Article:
Psychobilly believers, rejoice - the Reverend Horton Heat is back

click to enlarge Rev. Horton Heat hits Spokane next Thursday. - THOM JACKSON PHOTO
Thom Jackson photo
Rev. Horton Heat hits Spokane next Thursday.

If you need a crash course in rockabilly, psychobilly or greaser tunes, there is no better professor than Jim Heath, aka Reverend Horton Heat.

Since the mid 1980s, Heath, longtime bassist Jimbo Wallace and four different drummers have been baking essentially the same pie with varying levels of the essential, sinister ingredients — the Cramps with triple grease (hold the leather), peppered devilish humor akin to Supersuckers, and chunks of the earliest forms of rock 'n' roll.

Rev's latest album, 2018's Whole New Life — his 12th in 30-plus years — is the closest Heath and his combo have ever come to sound like a fresh slab of singles from the height of Sun Records' heyday. It boogies, it hops, but it also understandably shows age. After all, the Rev turns 60 in November.

The jovial title track is a snappy, Jerry Lee Lewis-like homage to feeling good — a stark contrast to the band's heavy-hitting psychobilly stables like 2002's "Galaxy 500" or 1990's "Baby You Know Who."

Heath says he's continuing to explore the engineering side of making records in addition to providing the material. While recording Whole New Life, Heath wanted to experiment more with techniques used by legendary producer Sam Phillips.

"It really sent me to this whole other headspace," says Heath in a press release. "I worked with a lot of vintage gear on this album." He adds that he also built several tube microphones and pre-amps himself for the session.

Don't be fooled by the band's seemingly cleanest album yet. Heath made the right choice in playing to his strengths instead of rehashing weathered ideas with an outdated approach.

"[It's] the most positive material I have ever written," he says. "[Whole New Life] focuses heavily on rock 'n' roll but there is a human interest parallel — songs about growing up poor, vices, marriage, having children and walking the rapturous streets of America."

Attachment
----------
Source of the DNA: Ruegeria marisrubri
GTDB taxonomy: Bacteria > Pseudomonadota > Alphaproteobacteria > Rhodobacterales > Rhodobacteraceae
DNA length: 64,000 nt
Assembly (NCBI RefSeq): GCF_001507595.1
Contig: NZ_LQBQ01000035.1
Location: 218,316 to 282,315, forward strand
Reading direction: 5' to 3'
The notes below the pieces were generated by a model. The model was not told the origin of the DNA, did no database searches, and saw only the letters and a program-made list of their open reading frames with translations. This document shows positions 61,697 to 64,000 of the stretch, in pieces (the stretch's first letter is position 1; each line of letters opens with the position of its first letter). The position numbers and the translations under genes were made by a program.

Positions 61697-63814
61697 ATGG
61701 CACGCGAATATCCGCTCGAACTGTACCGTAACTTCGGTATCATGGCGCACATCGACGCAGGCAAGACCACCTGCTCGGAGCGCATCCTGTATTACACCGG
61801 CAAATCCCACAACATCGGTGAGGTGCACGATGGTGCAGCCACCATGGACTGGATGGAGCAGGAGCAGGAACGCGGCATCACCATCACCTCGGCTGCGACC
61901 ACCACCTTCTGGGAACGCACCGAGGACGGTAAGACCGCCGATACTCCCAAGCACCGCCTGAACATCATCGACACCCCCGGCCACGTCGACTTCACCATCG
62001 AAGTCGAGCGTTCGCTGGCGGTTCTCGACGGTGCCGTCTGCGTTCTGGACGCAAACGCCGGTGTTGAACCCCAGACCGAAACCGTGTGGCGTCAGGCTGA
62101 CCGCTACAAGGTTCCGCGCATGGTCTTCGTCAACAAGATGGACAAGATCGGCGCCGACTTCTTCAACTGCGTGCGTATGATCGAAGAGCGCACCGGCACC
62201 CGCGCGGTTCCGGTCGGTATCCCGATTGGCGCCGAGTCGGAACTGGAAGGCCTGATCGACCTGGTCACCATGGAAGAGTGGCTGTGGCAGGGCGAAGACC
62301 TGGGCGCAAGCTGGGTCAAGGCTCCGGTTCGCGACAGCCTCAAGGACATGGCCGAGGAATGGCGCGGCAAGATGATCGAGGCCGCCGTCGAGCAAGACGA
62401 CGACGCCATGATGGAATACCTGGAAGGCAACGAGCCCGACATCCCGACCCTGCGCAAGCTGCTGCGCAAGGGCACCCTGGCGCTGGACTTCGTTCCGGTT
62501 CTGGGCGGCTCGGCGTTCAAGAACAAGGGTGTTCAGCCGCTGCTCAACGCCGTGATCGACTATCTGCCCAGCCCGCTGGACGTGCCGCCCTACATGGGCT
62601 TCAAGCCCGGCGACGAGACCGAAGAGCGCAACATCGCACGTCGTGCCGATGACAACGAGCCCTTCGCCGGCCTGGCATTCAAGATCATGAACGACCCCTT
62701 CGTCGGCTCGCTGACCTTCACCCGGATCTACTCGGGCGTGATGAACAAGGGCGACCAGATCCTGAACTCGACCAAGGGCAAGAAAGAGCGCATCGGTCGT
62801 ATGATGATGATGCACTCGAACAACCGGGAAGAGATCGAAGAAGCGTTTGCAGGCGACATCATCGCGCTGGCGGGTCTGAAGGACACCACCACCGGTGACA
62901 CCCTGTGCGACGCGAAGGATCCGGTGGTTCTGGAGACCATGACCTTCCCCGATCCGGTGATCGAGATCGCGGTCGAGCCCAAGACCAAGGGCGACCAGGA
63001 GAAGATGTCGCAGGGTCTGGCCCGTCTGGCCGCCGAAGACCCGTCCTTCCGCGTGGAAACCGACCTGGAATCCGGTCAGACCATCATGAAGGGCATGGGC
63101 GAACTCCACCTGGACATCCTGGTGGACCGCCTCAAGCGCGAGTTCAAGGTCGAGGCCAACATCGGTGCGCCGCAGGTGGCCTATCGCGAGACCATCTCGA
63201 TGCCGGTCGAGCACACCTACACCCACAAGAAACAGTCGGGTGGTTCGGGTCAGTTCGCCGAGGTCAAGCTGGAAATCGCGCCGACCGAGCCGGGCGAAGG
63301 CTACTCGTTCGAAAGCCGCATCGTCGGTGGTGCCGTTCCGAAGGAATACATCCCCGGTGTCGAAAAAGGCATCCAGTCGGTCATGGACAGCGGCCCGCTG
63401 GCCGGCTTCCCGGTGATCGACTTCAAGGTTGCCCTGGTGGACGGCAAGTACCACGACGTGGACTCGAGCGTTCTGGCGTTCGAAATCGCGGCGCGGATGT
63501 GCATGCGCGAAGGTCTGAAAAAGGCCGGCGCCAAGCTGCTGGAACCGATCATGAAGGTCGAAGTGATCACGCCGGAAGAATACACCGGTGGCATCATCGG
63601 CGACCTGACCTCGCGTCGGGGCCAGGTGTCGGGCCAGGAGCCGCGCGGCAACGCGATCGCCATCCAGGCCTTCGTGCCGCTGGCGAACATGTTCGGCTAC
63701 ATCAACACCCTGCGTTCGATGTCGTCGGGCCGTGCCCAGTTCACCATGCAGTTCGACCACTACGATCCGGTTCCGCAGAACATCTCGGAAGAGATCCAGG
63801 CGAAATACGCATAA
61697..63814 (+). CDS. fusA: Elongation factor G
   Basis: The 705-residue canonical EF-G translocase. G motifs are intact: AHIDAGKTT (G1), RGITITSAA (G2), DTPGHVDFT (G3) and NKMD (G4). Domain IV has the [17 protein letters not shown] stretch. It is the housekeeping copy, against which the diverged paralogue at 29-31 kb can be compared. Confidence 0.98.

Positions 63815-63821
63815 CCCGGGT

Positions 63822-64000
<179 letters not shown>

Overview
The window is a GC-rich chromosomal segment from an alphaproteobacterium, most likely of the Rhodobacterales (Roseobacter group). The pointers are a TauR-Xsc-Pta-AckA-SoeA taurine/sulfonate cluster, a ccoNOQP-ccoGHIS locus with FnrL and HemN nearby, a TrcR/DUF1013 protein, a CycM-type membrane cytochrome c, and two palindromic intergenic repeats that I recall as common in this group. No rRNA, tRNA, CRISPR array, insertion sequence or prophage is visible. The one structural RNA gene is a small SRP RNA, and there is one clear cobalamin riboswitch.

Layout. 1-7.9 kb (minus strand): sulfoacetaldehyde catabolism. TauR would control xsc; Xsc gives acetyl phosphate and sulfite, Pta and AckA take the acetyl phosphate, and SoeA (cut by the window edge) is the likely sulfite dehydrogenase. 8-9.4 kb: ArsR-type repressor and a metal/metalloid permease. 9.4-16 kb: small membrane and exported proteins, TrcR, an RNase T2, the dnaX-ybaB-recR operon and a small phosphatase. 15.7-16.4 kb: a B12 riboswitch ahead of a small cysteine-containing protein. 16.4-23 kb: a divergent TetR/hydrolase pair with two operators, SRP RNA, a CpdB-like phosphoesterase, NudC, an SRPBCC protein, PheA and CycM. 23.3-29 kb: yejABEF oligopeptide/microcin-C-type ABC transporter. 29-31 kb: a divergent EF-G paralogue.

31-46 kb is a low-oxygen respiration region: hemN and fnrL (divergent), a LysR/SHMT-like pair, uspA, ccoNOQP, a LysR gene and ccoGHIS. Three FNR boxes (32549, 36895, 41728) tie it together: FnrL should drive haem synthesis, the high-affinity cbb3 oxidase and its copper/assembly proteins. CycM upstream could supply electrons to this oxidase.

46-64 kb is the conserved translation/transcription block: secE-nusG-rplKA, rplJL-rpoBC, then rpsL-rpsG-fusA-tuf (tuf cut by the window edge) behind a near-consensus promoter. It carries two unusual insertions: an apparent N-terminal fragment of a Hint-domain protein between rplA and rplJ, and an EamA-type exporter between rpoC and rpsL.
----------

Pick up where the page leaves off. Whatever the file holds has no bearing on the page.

Interested? See how the cuts off Whole New Life compare to these five essential Reverend Horton Heat songs:

"Psychobilly Freakout" (Smoke 'Em if You Got 'Em, 1991)

You may have heard this song already when your kid was playing Guitar Hero II in the other room. The song appears in the seventh tier of the game, entitled "Furious Fretwork."

"400 Bucks"

(The Full-Custom Gospel Sounds of the Reverend Horton Heat, 1993)

Guess what word rhymes with "buck" that Heath mentions a handful of times during this song?

"Let Me Show You How to Eat"

(Rev, 2014)

If you are more than a novice with the Rev's material, you probably recognize this isn't the first time he has used food (and/or animals) to express lascivious intentions. "Eat Steak," "Nurture My Pig!," "Octopus Mode," "Please Don't Take the Baby to the Liquor Store" and "Rockin' Dog" paint some solid pictures, too.

"Jimbo Song"

(Space Heater, 1998)

The Reverend Horton Heat band would not exist without slap-bassist Jimbo Wallace. His unique style of playing and physical abilities with a standup bass include throwing it in the air and catching it, laying it down and standing on it while playing, etc. This tribute song likely gets mistaken at shows for a Motörhead or Ramones cover.

"I Can't Surf"

(Liquor in the Front, 1994)

Another RHH song to appear in a video game! "I Can't Surf" was in Tony Hawk's Pro Skater 3. A less-is-more scorcher, the song's only lyrics are shouts to remind you that you cannot, in fact, surf. ♦

Reverend Horton Heat's Rockabilly Invasion with Bloodshot Bill, the Delta Bombers and the Hooten Hallers • Thu, June 13 at 8 pm • $20 • All ages • Knitting Factory • 919 W. Sprague • sp.knittingfactory.com • 244-3279

Trending in the Alternative Press

  • or

About The Author